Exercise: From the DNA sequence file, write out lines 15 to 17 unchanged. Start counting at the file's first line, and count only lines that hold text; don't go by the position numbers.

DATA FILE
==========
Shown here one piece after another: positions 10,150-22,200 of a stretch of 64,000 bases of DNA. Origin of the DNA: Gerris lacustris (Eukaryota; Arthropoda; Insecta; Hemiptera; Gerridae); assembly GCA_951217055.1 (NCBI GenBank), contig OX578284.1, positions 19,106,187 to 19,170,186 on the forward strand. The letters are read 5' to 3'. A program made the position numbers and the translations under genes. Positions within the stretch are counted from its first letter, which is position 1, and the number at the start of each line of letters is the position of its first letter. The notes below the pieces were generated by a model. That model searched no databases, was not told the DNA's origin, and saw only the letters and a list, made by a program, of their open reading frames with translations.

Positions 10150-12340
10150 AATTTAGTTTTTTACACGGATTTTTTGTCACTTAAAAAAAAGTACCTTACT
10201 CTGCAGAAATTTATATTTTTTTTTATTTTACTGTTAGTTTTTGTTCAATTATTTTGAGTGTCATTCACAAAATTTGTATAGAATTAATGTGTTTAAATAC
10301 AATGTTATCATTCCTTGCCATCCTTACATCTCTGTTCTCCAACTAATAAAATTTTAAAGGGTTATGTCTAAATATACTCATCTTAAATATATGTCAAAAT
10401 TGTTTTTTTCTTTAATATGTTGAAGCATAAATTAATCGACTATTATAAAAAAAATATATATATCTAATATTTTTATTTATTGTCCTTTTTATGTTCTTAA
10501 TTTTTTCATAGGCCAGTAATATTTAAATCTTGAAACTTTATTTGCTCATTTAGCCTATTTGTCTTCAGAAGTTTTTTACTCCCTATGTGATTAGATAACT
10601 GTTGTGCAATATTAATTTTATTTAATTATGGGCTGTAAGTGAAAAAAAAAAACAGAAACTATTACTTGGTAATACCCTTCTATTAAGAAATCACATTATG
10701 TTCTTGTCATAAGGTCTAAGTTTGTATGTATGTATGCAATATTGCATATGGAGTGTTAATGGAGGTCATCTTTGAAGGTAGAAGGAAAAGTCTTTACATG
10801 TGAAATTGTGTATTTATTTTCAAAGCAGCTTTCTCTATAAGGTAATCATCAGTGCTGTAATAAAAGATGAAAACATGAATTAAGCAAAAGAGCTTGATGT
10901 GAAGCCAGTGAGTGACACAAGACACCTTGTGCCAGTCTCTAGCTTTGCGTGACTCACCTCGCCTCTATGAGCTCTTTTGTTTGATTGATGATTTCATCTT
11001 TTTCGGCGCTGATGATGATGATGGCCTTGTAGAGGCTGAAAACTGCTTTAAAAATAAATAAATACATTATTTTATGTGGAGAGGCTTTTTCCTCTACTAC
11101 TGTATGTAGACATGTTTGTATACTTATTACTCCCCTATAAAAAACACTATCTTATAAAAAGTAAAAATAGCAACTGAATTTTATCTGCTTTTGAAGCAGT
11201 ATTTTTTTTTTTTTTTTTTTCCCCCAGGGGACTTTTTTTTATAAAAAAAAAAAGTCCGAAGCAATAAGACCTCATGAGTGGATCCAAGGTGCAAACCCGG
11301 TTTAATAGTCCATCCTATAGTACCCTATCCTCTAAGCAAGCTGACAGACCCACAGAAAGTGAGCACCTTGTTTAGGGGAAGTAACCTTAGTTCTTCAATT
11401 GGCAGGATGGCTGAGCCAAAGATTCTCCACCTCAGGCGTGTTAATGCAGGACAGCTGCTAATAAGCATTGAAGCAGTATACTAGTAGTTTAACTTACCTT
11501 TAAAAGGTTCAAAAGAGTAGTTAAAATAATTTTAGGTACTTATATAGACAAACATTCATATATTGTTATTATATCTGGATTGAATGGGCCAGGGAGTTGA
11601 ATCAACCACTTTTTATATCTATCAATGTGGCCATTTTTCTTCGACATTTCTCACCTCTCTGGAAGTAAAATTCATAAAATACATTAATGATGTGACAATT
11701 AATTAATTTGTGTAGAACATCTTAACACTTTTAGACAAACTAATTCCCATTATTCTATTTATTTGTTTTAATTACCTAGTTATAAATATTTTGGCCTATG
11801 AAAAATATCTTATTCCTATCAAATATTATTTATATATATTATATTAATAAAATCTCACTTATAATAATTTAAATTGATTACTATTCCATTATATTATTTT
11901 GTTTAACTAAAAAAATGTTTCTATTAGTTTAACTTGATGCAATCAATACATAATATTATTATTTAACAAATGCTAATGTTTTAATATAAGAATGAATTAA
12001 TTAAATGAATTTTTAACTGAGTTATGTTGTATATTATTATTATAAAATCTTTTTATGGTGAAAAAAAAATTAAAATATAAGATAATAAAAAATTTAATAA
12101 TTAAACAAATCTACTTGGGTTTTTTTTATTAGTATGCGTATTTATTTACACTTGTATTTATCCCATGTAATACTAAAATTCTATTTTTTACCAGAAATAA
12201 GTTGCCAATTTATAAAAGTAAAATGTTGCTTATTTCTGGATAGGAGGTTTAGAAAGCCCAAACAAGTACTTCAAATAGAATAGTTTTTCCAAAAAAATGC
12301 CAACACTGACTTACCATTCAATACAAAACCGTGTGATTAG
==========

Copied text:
11301 TTTAATAGTCCATCCTATAGTACCCTATCCTCTAAGCAAGCTGACAGACCCACAGAAAGTGAGCACCTTGTTTAGGGGAAGTAACCTTAGTTCTTCAATT
11401 GGCAGGATGGCTGAGCCAAAGATTCTCCACCTCAGGCGTGTTAATGCAGGACAGCTGCTAATAAGCATTGAAGCAGTATACTAGTAGTTTAACTTACCTT
11501 TAAAAGGTTCAAAAGAGTAGTTAAAATAATTTTAGGTACTTATATAGACAAACATTCATATATTGTTATTATATCTGGATTGAATGGGCCAGGGAGTTGA